Doug holds a B.A. in Political Science from Rutgers University and J.D. from George Mason University School of Law. He joined the staff of OTB in May 2010. Before joining OTB, he wrote at Below The BeltwayThe Liberty Papers, and United Liberty Follow Doug on Twitter | Facebook

Comments

  1. James Joyner says:

    I’ve been predicting for years that such efforts would fail, especially for outlets, like the Times, that offer little to differentiate themselves from the crowd.

    Still, two points:

    1. I’m skeptical of the ability of external monitors to gauge website traffic in general. It’s got to be geometrically harder to do so for gated content.

    2. Given the fixed costs of operating the site, I’m dubious, but it’s conceivable that a 2/3 drop in traffic could be a significant increase in revenue if the other 1/3 are paying and 0/3 were paying previously.

  2. Herb says:

    “2. Given the fixed costs of operating the site, I’m dubious, but it’s conceivable that a 2/3 drop in traffic could be a significant increase in revenue if the other 1/3 are paying and 0/3 were paying previously.”

    For now. It’s also conceivable that they just became 2/3 less attractive to advertisers.

  3. Brett says:

    That 66% figure might be misleading. It just says that that’s the drop-off in visits to the site, meaning that a lot of people who are still visiting may be just clicking on the link to the main page, then leaving once they find out about the paywall without paying anything.

    2. Given the fixed costs of operating the site, I’m dubious, but it’s conceivable that a 2/3 drop in traffic could be a significant increase in revenue if the other 1/3 are paying and 0/3 were paying previously.

    I’m skeptical that more than a small fraction of those 1/3 are actually paying anything, for the reason I stated above.

  4. James Joyner says:

    I’m skeptical that more than a small fraction of those 1/3 are actually paying anything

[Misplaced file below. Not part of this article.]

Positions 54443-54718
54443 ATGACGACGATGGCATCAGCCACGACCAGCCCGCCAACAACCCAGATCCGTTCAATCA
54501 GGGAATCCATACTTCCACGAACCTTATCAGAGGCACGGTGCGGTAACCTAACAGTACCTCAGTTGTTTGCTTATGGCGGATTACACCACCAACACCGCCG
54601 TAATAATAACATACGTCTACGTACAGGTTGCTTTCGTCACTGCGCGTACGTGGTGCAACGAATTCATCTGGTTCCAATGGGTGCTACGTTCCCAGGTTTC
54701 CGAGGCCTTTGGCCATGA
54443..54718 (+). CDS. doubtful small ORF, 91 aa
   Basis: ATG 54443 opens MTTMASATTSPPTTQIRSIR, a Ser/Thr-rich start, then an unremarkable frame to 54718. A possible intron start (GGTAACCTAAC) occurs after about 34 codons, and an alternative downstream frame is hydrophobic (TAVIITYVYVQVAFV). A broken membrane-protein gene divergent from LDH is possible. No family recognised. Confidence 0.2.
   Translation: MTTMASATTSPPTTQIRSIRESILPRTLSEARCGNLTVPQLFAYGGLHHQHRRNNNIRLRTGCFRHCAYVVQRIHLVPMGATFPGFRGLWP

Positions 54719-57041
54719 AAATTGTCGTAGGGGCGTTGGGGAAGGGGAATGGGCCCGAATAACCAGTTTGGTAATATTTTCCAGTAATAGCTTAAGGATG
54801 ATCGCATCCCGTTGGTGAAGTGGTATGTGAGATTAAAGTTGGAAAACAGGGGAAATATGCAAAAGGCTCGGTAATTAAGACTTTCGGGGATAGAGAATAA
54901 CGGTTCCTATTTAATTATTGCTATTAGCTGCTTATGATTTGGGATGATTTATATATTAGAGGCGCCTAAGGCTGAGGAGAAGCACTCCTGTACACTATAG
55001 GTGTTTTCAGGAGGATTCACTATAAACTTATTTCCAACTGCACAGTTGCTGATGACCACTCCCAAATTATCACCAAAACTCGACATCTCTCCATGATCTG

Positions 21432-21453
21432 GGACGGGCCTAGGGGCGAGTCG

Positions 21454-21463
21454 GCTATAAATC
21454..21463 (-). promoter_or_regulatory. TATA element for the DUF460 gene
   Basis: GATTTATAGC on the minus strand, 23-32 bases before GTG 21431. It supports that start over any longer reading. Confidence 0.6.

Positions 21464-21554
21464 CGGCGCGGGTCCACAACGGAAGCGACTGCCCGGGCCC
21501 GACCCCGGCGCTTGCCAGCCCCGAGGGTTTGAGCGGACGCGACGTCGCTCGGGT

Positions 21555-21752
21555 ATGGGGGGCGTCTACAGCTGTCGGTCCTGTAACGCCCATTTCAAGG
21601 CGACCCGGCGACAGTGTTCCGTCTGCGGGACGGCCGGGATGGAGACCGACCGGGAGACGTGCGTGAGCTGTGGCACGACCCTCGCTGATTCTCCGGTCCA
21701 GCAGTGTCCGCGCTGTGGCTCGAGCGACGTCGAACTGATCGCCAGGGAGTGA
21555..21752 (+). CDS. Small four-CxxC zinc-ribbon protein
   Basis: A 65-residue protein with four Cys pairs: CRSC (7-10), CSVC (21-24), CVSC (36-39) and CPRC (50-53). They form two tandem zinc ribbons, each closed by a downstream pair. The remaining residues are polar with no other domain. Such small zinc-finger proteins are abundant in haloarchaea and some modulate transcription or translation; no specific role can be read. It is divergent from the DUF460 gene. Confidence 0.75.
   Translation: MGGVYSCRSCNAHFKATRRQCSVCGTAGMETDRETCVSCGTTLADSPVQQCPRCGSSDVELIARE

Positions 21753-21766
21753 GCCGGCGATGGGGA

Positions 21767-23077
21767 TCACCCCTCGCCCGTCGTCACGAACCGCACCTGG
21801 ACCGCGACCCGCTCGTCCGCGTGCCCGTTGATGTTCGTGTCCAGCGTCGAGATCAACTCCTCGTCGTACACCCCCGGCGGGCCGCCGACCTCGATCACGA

Me too. I’m just saying that, minus more data, it’s at least conceivable that this move wasn’t a debacle. My strong guess going in, however, was that it would be.

  5. Brummagem Joe says:

    Totally agree Jim. Murdoch is out to lunch if he thinks anyone is going to pay to read the Times of London online when Brits have the Guardian, BBC, Daily Mail et al as alternatives. The only reason the Journal and the FT can make it stick is the very specialized nature of their journalism and Murdoch seems intent on throwing that away at the Journal. I’ve read it for nearly 50 years but most of the info is now available elsewhere online and half the paper is now given to political reporting which I can read anywhere. I’m seriously thinking about dropping my old fashioned print sub which believe me is an event in our household.

  6. FYI,

    I’ve updated the post with some news from this morning’s Guardian that makes the situation seem even more grim than the initial report.

    If their analysis is correct, the paywall is only generating 1.4 million pounds a year.

  7. Michael Reynolds says:

    Disclosure: Almost all my income comes from Uncle Rupert.

    I don’t think Mr. Murdoch gets the web at all. I don’t think he’s trying to get it. I think his mission is to save the physical newspaper, not to build a successful online replacement. The man is 79 years old, he’s one of the great media barons, but I doubt his focus is strongly on the future. I suspect he’s calculated that his own web version is the biggest competitor to the paper newspaper and he acted on that basis.